Roughly 550 million years ago the first complex animals, such as trilobites, appear in the fossil record. Many scientists have concluded that an increase in the amount of atmospheric oxygen was critical to the relatively sudden evolution of these animals. They knew that photosynthetic organisms had been producing oxygen for hundreds of millions of years, but what might have led to the apparently rapid accumulation of the stuff in the atmosphere was a mystery. Now a team of researchers argues that clay may have played a key role.

Geologist Martin Kennedy and his colleagues from the University of California, Riverside realized that clay minerals in marine sediments are responsible for trapping the organic carbon that would otherwise bond with highly reactive oxygen. Today such clay minerals form in soil when organisms such as microbes or fungi interact with tiny bits of weathered rock. The resultant clay then washes down to the sea and settles on the bottom, where the clay's chemical properties actively attract organic carbon and then absorb it, much like kitty litter. The scientists reasoned that this so-called clay mineral factory might have produced the sharp rise in oxygen availability that preceded the flowering of complex life forms.

"We predicted we would only find a significant percentage of clay minerals in sediments toward the end of the Precambrian, when complex life arose, while earlier sediments would have less clay content," Kennedy explains. "Because clay minerals make up the bulk of sediment deposited today, we are saying that it should be largely absent in ancient rocks."

The scientists turned to one of the world's oldest outcroppings of ancient sedimentary rock, located in Australia. The oldest layers from around 850 million years ago are largely composed of silt, or rock bits that have undergone little chemical reaction. Around 600 million years ago, however, clay makes its appearance in this rock record. Outcroppings in China and Norway confirmed the rough chronology.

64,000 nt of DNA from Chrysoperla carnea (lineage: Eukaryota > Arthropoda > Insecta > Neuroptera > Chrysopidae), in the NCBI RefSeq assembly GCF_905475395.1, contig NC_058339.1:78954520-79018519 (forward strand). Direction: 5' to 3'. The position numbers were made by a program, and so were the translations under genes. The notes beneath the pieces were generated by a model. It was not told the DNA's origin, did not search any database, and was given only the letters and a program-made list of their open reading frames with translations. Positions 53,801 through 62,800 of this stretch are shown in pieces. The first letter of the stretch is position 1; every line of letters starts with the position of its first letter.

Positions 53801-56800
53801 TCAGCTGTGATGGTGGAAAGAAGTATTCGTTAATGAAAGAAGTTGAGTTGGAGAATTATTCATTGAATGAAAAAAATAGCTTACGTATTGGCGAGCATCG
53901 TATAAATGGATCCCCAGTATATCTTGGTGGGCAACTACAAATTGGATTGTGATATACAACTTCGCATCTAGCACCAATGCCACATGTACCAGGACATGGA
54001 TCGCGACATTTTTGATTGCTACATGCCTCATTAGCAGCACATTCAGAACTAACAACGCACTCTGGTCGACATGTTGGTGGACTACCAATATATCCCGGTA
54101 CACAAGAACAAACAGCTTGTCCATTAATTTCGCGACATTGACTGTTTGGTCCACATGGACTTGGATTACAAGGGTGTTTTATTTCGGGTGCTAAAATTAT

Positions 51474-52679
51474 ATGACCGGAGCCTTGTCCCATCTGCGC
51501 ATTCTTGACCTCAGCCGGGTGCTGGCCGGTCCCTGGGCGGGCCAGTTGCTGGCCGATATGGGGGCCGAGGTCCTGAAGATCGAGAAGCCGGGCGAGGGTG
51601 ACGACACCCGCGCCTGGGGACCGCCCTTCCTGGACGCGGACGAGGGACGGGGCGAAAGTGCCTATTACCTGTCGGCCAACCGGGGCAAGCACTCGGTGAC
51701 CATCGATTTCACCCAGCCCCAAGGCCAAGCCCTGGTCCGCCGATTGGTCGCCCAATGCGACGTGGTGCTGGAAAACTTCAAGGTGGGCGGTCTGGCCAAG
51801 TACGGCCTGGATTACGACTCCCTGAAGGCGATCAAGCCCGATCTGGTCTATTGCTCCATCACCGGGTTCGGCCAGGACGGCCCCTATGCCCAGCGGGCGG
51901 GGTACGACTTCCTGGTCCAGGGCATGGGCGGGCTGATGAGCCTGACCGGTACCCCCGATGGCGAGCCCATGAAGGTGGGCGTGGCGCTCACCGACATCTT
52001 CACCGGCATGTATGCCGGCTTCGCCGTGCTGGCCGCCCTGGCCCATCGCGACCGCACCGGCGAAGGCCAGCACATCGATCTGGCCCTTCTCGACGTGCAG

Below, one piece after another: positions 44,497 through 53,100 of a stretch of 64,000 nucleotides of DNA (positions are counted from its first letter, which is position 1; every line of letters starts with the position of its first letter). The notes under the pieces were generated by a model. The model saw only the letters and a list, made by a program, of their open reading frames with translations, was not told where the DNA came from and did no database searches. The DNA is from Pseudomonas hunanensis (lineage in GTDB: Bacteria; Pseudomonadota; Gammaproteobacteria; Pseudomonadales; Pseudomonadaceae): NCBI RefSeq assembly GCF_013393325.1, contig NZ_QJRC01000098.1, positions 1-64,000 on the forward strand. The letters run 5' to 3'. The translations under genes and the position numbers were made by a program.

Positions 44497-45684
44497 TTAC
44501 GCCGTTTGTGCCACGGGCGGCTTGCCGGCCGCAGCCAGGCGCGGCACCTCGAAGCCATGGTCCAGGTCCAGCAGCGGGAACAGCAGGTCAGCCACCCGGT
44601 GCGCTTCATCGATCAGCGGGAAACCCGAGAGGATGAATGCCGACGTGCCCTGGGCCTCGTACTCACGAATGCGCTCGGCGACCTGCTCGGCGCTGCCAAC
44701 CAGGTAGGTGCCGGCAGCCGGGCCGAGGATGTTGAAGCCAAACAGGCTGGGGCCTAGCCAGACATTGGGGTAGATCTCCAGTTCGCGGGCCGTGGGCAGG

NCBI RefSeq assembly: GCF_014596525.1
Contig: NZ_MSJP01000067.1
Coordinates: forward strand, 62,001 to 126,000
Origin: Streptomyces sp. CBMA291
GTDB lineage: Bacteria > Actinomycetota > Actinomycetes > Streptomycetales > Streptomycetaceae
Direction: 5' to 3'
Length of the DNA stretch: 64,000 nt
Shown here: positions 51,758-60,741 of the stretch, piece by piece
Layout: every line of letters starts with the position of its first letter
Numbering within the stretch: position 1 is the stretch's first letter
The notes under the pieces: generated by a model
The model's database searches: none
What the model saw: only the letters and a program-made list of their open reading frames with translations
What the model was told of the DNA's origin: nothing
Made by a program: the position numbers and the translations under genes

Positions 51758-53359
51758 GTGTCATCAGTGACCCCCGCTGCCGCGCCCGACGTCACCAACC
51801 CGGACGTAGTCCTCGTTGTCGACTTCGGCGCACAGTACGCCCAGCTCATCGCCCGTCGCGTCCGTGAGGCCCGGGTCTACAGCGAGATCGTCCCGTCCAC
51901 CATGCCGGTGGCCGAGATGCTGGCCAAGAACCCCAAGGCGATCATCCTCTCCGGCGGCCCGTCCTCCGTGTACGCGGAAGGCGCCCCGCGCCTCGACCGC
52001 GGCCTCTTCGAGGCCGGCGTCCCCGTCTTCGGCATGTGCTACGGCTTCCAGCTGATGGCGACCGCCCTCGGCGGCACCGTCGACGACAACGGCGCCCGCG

Other data sources also nearly match. For example, rock records of an isotope of strontium--87Sr--seem to show an increase in so-called chemical weathering, or weathering that is not simply the result of rain or other natural but not life-related processes. "Exactly when the terrestrial surface gets covered by some kind of organism, probably single cell, is not really well understood," Kennedy notes. "That's what our study is addressing."

In other words, microbes and possibly even fungi colonized the surface of the earth at this point in time, leading to the beginnings of a soil system that still functions today. One of the byproducts of that soil system was clay, which eroded down to the sea, trapped organic carbon and thus freed oxygen to percolate into the atmosphere. "The resulting six-fold increase in oxygen would have significantly influenced biogeochemical cycling of [oxidation] sensitive elements such as [iron] and [sulfur] and ultimately increased the oxygen concentration of the atmosphere," the team writes in a paper published online today by the journal Science. "The evolutionary innovation and expansion of land biota could permanently increase [chemical] weathering intensity and [clay] formation, establishing a new level of organic carbon burial and oxygen accumulation."